While the spring rainfall and other weather patterns can change local allergies year by year, some allergists who study pollen counts were surprised by that high of a jump.
"You got to ask yourself, why? It's not like housing stocks," said Cohn. "Why would a city change? You'd think the flora and fauna wouldn't change."
Nelson had at least one explanation: while most of the weeds that contribute to what people call "fall' allergies actually bloom in late summer, an October in a warmer climate like Greenville resembles the temperatures of August in other parts of the country.
"If they (AAFA) really mean September by 'fall,' that may make more sense, because the ragweed is pollinating more down there," said Nelson. But in August, "the pollen counts in North Carolina and South would not even approach the Midwest counts."
Coming in at 3rd, up from 14th last year, is Little Rock, Ark.
Little Rock can lay claim on many historical movements. The city's area was inhabited by Native American tribes including the Choctaw and Cherokee and later occupied by French traders. In the 20th century the city became famous by the desegregation story of the Little Rock Nine, and the city was home to former President Bill Clinton.
"You're not going to be able to cure allergies or escape them," Waldron said. "If you know what your triggers are, and know how to avoid them, then you can live anywhere comfortably."
Part of knowing your triggers, Waldron said, is to go to an allergist and get tested and that's why AAFA included a ranking by a shortage of allergists.
Since Raleigh is known as the City of Oaks for its many oak trees, residents in the city may face tough allergy symptoms in the spring, as well as living in the AAFA's 4th most-challenging city during the fall.
"Even though we talk about rose fever in the spring, it's not rose," said Cohn. "We talk about hay fever in the fall, it's not hay."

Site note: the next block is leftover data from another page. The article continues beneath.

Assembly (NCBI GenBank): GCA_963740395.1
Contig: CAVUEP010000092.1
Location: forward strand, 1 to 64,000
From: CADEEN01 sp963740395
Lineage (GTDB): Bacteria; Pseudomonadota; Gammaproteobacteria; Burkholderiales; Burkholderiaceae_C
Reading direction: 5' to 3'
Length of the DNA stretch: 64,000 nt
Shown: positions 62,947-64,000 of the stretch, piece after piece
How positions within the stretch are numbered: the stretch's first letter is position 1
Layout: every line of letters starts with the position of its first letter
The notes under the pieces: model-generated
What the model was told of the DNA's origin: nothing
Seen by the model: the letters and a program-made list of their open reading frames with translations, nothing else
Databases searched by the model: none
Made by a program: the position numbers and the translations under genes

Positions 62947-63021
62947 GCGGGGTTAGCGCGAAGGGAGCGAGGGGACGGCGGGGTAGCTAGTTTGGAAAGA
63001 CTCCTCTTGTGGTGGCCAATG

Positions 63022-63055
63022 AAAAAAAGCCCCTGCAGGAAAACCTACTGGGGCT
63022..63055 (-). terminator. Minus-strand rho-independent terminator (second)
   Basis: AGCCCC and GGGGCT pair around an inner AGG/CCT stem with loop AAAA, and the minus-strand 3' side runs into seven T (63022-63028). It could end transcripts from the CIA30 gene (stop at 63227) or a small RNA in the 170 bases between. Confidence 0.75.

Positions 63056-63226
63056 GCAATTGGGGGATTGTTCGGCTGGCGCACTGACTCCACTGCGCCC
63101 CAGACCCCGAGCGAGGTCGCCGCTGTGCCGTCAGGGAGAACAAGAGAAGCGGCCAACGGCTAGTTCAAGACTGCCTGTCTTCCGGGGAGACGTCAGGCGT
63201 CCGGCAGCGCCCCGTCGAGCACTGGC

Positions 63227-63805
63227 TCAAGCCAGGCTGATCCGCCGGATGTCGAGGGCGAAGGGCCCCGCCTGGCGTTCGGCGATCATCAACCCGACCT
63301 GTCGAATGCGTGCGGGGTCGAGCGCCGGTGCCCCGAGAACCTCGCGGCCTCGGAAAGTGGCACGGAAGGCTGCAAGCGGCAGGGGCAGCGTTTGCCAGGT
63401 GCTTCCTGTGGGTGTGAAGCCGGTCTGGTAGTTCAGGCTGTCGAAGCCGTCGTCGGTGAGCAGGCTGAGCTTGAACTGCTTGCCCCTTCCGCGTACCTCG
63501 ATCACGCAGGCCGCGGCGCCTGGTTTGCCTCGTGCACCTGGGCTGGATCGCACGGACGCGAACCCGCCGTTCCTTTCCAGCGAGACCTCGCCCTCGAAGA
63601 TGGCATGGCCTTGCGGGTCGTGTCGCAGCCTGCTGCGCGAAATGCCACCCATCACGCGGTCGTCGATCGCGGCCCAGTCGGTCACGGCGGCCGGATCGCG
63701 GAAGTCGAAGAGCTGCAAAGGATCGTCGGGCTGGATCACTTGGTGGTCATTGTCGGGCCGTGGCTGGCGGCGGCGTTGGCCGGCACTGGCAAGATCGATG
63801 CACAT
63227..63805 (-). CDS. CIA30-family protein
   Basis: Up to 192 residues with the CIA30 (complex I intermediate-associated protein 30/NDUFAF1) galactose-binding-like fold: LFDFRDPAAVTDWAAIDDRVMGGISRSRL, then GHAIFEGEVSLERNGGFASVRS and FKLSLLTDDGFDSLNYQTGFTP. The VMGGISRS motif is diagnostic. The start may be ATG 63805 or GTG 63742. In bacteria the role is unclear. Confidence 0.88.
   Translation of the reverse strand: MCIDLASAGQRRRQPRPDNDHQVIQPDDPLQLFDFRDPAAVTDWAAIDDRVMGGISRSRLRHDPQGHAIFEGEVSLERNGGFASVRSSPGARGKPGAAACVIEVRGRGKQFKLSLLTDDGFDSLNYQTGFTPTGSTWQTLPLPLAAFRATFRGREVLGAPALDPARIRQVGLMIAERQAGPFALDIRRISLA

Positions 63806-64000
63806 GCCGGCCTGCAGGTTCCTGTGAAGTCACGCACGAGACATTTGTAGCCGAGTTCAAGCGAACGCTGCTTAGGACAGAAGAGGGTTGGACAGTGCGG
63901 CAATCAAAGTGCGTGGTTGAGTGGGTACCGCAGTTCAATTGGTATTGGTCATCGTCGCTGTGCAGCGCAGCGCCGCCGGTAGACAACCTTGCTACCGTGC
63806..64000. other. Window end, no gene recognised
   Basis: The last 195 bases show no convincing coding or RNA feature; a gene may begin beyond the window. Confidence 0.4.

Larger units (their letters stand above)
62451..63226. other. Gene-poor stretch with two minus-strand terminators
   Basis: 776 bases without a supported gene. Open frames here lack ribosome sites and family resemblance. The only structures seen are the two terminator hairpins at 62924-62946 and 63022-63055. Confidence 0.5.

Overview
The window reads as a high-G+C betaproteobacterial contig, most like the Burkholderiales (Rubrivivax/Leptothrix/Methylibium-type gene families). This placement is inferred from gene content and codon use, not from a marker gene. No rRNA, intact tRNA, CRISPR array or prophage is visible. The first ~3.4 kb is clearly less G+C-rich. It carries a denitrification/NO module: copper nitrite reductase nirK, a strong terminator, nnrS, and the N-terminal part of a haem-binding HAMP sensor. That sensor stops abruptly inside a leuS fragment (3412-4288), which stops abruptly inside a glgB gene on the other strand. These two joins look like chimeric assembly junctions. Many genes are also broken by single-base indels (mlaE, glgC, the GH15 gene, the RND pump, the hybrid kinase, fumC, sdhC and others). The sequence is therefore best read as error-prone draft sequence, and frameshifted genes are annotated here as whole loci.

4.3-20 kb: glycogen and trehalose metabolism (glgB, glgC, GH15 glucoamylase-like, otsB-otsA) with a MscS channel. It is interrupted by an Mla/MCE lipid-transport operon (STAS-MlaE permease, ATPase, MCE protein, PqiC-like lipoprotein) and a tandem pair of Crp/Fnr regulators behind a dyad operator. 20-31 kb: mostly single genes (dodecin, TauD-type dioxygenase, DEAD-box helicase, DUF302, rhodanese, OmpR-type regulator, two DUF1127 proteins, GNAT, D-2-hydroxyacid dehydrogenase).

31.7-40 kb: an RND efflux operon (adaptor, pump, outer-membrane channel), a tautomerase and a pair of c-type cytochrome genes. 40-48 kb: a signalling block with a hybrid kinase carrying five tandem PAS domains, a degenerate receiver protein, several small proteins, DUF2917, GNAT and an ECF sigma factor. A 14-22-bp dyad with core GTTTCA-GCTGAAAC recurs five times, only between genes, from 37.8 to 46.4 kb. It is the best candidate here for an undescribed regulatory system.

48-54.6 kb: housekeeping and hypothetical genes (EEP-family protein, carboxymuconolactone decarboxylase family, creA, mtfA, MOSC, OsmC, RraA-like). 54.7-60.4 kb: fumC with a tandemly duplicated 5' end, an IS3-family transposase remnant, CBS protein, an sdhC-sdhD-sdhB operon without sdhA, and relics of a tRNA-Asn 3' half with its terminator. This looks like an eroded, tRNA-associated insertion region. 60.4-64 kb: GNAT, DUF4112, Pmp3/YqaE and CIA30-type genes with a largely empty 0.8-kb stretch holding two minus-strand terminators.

Cohn explained that's because roses and other flowering plants actually don't release pollen into the air for reproduction, unlike oaks and maple trees.
"The flowering trees and grasses send out the pollen on the birds and the bees," said Cohn. "It's the less attractive plants that need to put lots of pollen in the air."
Less attractive to the bees, that is. But the City of Oaks attracts many others. Raleigh-Durham, and nearby Chapel Hill, welcome thousands of students each fall to the 10 colleges and universities in the area.
Jackson, Miss., namesake of Andrew Jackson, can lay claim to the great writer Eudora Welty and a tumultuous past from the civil war and through 1960s Civil Rights struggle. It also ranked 5th on the AAFA's list of challenging places to live with fall allergies.
With a relatively small population of 180,000 for a state capital, but seven large parks and a humid subtropical climate, at least some of its inhabitants are likely to run into allergies.
Waldron has some year-round advice for outdoor allergy sufferers: "Once you come home it's good to remove your shoes and clothes." Changing out of pollen-ridden clothes will ensure the offending irritant doesn't follow you around the house. Then, there's hair care.
"It acts like a mop while it's outside and then you bring it in," said Waldron. Allergy sufferers who don't wash their hair risk accumulating the pollen on their pillow case, making for horrible mornings. "It's a whole mess."